'Middletown' holds a big mirror to passive Seattle

A hilarious and touching take on the classic "Our Town," ACT's 'Middletown' will worm its way into your passive Seattle brain.
A hilarious and touching take on the classic "Our Town," ACT's 'Middletown' will worm its way into your passive Seattle brain.

Meet Mary and John. They're neighbors in small, quiet Middletown.

Crosscut archive image.

Mary (Alexandra Tavares) is married, John (Eric Riedmann) divorced, but both are desperately, hopefully, awkwardly seeking human connection. When Mary moves to town with her conspicuously absent husband to start a family, John cannot help but fall achingly in friend-love (might there ever be something more?). Mary is interested, but measurably more cautious, the loneliness of small-town life made more bearable by the prospect of a new baby.

But "Middletown" is not just a bullseye portrayal of loneliness and the earnest yearning of human connection. It is also, consistently, truly funny. Will Eno's script is masterful in its wry, ironic truthtelling and its simple, yet poetic lines. And the play's actors, under the direction of John Langs, deliver the timing, levity and emotion necessary to pull them off. 

Crosscut archive image.
Middletown the place is a suburban everytown. The local cop (Matthew Floyd Miller) is bored to irrational violence he will later regret; the library desk is its social switchboard (with Marianne Owen as librarian) and the token town drunk (Ray Tagavilla) is the most lucid of them all — the only one who knows what he's searching for. ACT's "Middletown" though, takes these tropey characters, equips them with sharp, insightful humor and impeccable timing and looks darkness directly in the eye.

Riedmann and Tagavilla in particular move seamlessly from the wrenching to the mundane, their self-conscious vulnerability matched only by their comedic delivery. Tavares is just self-centered enough, Owen is the epitome of librarian perk and the always delightful R. Hamilton Wright (who plays, in no particular order, a doctor, a public speaker, a tourist and NASA ground control) seems to steal every scene in which he appears.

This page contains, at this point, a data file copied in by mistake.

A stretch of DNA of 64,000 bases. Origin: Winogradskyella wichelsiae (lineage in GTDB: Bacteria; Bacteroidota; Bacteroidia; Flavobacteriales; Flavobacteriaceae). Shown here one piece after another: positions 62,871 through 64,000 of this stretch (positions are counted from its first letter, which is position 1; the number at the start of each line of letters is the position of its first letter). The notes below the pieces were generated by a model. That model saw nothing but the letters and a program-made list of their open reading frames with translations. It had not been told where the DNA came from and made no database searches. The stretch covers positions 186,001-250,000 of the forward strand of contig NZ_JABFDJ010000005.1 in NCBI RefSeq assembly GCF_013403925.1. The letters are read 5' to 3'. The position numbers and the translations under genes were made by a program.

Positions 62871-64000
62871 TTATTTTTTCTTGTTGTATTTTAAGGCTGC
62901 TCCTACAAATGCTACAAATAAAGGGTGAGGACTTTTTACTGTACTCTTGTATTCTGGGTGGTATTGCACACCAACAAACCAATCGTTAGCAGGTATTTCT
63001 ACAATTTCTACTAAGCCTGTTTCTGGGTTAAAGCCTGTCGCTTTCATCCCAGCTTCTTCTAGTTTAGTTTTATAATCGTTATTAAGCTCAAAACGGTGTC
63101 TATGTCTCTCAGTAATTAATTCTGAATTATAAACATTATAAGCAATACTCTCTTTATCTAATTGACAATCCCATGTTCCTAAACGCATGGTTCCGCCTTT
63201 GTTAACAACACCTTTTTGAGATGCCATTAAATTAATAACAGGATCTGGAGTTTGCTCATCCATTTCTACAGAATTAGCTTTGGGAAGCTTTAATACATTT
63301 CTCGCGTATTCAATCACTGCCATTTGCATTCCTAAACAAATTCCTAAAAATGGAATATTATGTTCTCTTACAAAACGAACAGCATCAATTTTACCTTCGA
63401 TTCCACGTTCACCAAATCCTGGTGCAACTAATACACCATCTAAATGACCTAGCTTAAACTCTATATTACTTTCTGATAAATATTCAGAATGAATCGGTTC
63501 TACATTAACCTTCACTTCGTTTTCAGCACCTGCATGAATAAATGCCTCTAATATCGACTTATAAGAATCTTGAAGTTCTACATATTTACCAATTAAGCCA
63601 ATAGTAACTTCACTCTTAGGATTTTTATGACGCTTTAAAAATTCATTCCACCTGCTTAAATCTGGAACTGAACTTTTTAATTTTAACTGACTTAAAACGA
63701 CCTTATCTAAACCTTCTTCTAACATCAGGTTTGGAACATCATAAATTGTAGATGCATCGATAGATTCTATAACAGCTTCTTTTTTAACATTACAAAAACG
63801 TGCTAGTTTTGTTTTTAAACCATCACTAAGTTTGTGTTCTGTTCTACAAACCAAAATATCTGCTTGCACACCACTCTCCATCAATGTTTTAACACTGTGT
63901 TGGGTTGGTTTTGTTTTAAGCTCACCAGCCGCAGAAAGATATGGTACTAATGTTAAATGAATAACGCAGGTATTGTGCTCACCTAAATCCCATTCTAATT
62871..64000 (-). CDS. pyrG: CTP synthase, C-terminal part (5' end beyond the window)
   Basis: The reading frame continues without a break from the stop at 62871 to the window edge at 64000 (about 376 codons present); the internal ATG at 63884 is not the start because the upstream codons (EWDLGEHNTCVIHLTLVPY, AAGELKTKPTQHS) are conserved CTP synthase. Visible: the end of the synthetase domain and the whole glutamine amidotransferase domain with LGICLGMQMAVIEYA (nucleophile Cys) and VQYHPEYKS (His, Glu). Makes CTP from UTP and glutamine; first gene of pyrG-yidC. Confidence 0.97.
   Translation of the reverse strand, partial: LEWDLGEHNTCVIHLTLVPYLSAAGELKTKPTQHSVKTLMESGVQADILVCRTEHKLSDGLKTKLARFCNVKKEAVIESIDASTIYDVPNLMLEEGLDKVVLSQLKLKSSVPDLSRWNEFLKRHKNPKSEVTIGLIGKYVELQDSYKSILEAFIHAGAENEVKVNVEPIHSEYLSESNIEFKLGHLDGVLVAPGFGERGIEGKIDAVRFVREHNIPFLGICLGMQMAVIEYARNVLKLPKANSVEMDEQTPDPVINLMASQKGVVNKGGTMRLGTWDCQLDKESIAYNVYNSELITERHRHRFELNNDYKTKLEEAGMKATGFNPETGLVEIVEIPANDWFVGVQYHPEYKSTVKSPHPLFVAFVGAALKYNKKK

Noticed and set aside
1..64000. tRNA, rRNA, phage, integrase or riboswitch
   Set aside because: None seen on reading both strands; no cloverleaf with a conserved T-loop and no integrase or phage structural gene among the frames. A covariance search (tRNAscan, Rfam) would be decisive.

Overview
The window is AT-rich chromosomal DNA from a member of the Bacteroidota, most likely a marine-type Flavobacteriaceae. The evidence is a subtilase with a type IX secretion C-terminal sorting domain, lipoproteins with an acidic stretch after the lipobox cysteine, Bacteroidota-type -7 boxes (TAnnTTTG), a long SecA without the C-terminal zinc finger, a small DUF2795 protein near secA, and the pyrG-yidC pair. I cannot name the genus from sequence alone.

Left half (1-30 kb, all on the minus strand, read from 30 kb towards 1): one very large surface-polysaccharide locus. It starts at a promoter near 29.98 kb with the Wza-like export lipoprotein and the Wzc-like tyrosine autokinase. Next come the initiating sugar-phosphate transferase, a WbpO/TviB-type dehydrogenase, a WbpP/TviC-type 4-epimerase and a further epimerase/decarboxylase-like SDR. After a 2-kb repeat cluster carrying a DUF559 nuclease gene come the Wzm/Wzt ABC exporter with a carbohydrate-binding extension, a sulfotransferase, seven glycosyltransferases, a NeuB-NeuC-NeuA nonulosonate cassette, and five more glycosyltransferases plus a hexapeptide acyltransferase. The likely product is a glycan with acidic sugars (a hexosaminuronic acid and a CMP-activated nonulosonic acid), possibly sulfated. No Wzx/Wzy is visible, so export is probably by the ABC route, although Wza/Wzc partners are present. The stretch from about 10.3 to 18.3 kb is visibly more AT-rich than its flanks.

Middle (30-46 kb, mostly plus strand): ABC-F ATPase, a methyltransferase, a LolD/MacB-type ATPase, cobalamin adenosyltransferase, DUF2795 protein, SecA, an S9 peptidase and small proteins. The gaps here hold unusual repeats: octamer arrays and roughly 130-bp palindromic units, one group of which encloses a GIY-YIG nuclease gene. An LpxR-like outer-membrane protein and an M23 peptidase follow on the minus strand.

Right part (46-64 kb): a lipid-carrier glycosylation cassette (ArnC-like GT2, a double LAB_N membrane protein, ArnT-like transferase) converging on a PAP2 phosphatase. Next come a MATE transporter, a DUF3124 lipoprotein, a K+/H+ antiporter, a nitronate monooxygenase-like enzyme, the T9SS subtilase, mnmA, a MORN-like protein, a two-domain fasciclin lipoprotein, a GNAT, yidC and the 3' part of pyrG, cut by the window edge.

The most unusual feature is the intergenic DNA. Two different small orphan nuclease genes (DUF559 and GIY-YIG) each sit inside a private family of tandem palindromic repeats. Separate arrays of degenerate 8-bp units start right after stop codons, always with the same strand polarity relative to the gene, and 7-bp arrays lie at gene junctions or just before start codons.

Not everything is perfect. Periodically, Middletown's residents ignore theater's supposed fourth wall to convey humor, emotion or regret, the inconsistency of which might be jarring to some. A self-reflexive intermission scene just before "Middletown's" actual intermission seems intended to encourage conversation about the play, but is hard to swallow and causes some character confusion later on. These are just slight catches in "Middletown's" magic, though.

The humanism the play imparts far outweighs any flaws. Despite the passive oppression of Middletown's peaceful cul de sacs, well-paved roads and uniform houses (kudos to Scenic Designer Jennifer Zeyl and Lighting Designer Ben Zamora), its people find an intimacy with one another that slides from exuberance to despair and back again.

It is an intimacy that stays with its audiences past the theater's dimmed sacrosanctity and worms its way into their bus rides and checkout line conversations. Which is why Middletown should be required reading for Seattle's residents: This is a city that could use more generosity — not just of courtesy, but of that terrifying beast, vulnerability. 

Photos courtesy of Chris Bennion

  

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About the Authors & Contributors

Berit Anderson

Berit Anderson

Berit Anderson was Managing Editor at Crosscut, following tech, culture, media and politics. She founded Crosscut's Community Idea Lab. Previously community manager of the Tribune Company’s Seattle blogging network, her work has also appeared in YES! Magazine and on the Huffington Post, Geekwire, Q13Fox.com and KBCS 91.3 radio. She served as Communications Director at Strategic News Service, a weekly newsletter that predicts global trends in tech and economics, and Future in Review, an annual tech conference which gathers C-level executives to solve global problems. Her weaknesses include outdoor adventure, bananas with peanut butter and big fluffy dogs.